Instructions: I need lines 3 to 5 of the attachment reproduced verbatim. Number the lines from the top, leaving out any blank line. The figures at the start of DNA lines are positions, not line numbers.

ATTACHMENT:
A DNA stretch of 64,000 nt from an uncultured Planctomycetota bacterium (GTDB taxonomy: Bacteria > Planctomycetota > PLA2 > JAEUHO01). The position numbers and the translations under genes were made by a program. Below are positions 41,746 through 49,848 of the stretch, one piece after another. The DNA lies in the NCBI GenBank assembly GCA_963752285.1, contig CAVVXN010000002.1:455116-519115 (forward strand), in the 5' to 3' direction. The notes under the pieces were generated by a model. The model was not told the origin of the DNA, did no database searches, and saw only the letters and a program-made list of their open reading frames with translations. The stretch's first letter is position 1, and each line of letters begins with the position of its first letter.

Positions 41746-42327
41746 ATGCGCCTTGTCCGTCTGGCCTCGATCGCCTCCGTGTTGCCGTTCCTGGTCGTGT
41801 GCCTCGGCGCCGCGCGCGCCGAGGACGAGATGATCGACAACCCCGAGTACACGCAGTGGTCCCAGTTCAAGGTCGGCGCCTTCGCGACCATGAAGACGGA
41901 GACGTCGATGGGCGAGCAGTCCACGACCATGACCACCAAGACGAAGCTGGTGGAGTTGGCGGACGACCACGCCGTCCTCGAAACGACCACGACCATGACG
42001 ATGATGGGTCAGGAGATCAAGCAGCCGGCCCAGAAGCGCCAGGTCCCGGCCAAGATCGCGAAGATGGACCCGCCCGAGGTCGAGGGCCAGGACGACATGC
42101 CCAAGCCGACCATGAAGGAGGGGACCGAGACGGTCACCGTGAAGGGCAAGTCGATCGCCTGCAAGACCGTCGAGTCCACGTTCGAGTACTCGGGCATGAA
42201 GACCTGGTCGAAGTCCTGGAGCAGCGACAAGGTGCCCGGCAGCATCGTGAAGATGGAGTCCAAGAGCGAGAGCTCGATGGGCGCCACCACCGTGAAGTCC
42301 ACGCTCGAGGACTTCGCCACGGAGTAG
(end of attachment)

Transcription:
41746 ATGCGCCTTGTCCGTCTGGCCTCGATCGCCTCCGTGTTGCCGTTCCTGGTCGTGT
41801 GCCTCGGCGCCGCGCGCGCCGAGGACGAGATGATCGACAACCCCGAGTACACGCAGTGGTCCCAGTTCAAGGTCGGCGCCTTCGCGACCATGAAGACGGA
41901 GACGTCGATGGGCGAGCAGTCCACGACCATGACCACCAAGACGAAGCTGGTGGAGTTGGCGGACGACCACGCCGTCCTCGAAACGACCACGACCATGACG